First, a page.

I forgot how amazing 1970s disco and dancing truly are. The film ‘Saturday Night Fever in 1977 launched John Travolta’s career and helped him secure ‘Grease’ the following year. Saturday Night Fever helped shaped the culture of disco and the 70s. The soundtrack, featuring disco songs by the Bee Gees, is one of the best-selling soundtracks in history. The movie cost $3.5 million to make and grossed $237.1 million worldwide which is a phenomenal success! Also, the film was nominated for many Academy Awards and also won seven Grammy Awards in 1978,1979, and 2004.
The summer of 1998 arrives and Saturday Night Fever the musical is born at the West-end in collaboration with Arlene Phillips, Paul Nicholas, and Robert Stigwood. Having these three theatre legends in your team is always going to be a hit as well as all music from the award-winning Beegees too. Cut to the present day Saturday Night Fever now has the famous producer attached to the current UK tour Bill Kenwright, who is famous for producing award-winning musicals.
Last night we went to the opening night of the production at the beautiful Palace Theatre on Oxford Road in Manchester. A packed house not a dry seat in sight, as we sat down we could feel the audience excited for the show. Suddenly the curtains went up and ‘Staying Alive’ came on, putting me right in the mood for a good night. Tony (Jack Wilcox – this is John Travolta’s part) came out swinging his hips together with his fellow dancers lit up the dance floor and came out performing some classic 1970s dance moves. Flavia and I loved it clapping away and had immediately taken us away from all the stresses of everyday life.
I loved that the live music was on the stage where we could see people playing and The BeeGees played by AJ Jenks, Oliver Thomson and Drew Ferry they were at the top above the dance floor, not only did they look and sound like the BeeGees they moved like them too. I particularly enjoyed the numbers ‘Staying Alive, Disco Inferno, Night Fever, and How deep in your love’ on all those numbers the stage lit up with bright colours, and lights and disco balls appeared to the sides of the audience to create a disco effect brilliant!
If you don’t know the story and musical focuses on Tony Manero played by Jack Wilcox an Italian-American Brooklyn youth whose weekend is spent at the local discotheque. There he luxuriates in the admiration of the crowd and a growing relationship with Stephanie Mangano played by Rebekah Bayant and can temporarily forget the realities of his life, including a dead-end job in a paint store and his gang of deadbeat friends. In parts of the story, especially the second half the musical can become quite dark covering topics such as racial conflict, drug use, suicide, and violence. I thought the suicide scene was done very tastefully and Bobbie C played by Harry Goodson-Bevan did a good job at playing a sensitive part. Considering this is Harry’s debut in the theatre, I think he did a great job well done Harry.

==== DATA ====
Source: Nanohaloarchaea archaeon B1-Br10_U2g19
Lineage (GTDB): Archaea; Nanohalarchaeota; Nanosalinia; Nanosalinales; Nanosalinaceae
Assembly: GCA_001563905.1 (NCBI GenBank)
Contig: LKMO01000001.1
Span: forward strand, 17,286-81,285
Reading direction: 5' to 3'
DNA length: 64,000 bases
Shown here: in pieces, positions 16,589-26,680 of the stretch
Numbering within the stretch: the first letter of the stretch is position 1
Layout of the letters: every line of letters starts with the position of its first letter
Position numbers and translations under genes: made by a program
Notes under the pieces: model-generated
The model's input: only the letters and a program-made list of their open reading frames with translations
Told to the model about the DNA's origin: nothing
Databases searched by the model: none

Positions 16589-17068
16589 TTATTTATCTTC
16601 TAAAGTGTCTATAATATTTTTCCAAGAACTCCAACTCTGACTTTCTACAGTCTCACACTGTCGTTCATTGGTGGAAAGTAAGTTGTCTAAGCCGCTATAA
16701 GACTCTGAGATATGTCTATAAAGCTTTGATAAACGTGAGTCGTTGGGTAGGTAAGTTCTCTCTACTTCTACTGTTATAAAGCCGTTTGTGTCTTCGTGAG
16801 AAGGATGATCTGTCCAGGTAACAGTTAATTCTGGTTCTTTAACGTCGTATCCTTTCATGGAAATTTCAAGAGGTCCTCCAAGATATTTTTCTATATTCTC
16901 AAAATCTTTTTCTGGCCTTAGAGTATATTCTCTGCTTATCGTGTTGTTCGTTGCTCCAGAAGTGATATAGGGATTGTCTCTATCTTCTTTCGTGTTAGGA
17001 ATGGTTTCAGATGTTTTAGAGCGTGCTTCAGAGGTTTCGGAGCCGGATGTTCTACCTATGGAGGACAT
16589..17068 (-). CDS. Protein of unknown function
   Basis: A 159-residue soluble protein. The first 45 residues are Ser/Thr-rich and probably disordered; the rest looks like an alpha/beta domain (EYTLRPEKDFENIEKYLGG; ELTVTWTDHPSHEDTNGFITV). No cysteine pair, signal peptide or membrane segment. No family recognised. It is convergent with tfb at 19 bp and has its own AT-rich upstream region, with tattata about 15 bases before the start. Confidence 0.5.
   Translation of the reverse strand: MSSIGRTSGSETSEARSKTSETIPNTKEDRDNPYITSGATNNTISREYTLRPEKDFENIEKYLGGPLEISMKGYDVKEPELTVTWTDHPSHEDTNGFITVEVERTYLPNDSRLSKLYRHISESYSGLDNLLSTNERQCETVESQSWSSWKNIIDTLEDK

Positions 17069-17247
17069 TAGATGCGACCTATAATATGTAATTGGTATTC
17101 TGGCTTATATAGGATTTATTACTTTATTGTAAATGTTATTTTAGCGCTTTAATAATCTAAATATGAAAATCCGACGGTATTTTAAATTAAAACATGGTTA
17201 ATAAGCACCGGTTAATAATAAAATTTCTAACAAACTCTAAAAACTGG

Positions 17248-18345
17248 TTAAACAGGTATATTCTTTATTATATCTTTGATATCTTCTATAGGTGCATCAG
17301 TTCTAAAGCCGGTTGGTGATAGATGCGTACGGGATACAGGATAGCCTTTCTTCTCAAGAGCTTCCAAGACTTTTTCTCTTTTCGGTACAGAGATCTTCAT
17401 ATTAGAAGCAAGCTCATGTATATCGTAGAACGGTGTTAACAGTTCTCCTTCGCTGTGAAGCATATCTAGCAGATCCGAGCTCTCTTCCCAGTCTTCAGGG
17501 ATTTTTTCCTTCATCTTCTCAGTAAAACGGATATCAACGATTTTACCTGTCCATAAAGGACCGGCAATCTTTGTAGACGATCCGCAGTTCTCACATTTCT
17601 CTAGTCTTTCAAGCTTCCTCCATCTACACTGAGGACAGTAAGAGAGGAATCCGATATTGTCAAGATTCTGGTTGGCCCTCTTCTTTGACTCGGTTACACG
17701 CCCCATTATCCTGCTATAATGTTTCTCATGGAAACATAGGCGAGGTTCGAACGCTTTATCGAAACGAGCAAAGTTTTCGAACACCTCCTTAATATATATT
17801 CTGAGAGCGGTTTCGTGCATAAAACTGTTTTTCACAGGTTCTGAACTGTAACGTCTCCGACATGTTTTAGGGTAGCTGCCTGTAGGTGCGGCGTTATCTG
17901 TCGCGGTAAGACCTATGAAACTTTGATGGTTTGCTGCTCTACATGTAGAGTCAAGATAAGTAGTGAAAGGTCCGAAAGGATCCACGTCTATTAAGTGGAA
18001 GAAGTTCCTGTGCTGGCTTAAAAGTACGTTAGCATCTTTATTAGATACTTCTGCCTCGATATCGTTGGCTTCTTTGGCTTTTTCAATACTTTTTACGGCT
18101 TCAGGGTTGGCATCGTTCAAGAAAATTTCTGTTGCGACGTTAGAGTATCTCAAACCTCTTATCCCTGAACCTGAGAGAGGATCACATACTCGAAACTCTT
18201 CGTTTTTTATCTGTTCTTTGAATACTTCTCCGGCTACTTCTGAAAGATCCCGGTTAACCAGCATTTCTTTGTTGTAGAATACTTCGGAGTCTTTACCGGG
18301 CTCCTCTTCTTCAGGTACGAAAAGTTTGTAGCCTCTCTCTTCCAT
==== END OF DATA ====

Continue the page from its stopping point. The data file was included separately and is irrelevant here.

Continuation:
Highlights for me include the scene with Tony and Stephanie (see photo below) both of the actors are truly beautiful dancers and connected well together and pulled off some fancy moves. I also loved the group dancing, especially at the end, honestly, the way that Jack moves his hips which has such confidence and ability to make a girl blush; he was truly on fire and you could really see that he felt the music. John Travolta’s character is not an easy role to play because he was so good at it. Jack definitely gave John a run for his money and a great casting pick by Bill Kenwright.
I loved watching DJ Monty played by Faizal Jaye, my oh my that guy can bust some moves. He was mainly at the top of the stage dancing he should have been on the main stage with Jack. A magnificent dancer and he truly felt the music and of course, had the famous 70s Snakehips!
The set was quite basic and fit together easily we only had to wait a couple of seconds for the scene to change. I liked that it was quite simple as the focus would be the dancing and the story. The lighting for the dancing scenes was bright with the 70s disco dance floor at the end. All the live music on stage made the show real and having the Beegees perform above the dancers was very clever and gave a real live feel element to it.
Considering Tony (Jack) was nearly in every single scene and dancing intensely his fitness level must be high. He never looked tired and in every scene especially the dancing he really gave everything and believed in the dancing. It’s not very often you see the dancing of this high standard and Jack and Faizal were incredible dancers.
For most of the parts, this really is a feel-good family show. Bustin’ moves and takes you right back to the delight of the 1970s for a few hours, we managed to escape fully into Bill Kenwright’s world of everything Saturday Night Fever. This musical is not to be missed and I guarantee will make you feel good after.
Go and book it now and return to the magic of the 1970s, with a very talented, cast, musicians, and creatives! Tickets start from only £13 and it’s on at the beautiful Palace Theatre till Saturday 1st October.
Thank you to the ATG for looking after us.
Review by Amy Parkinson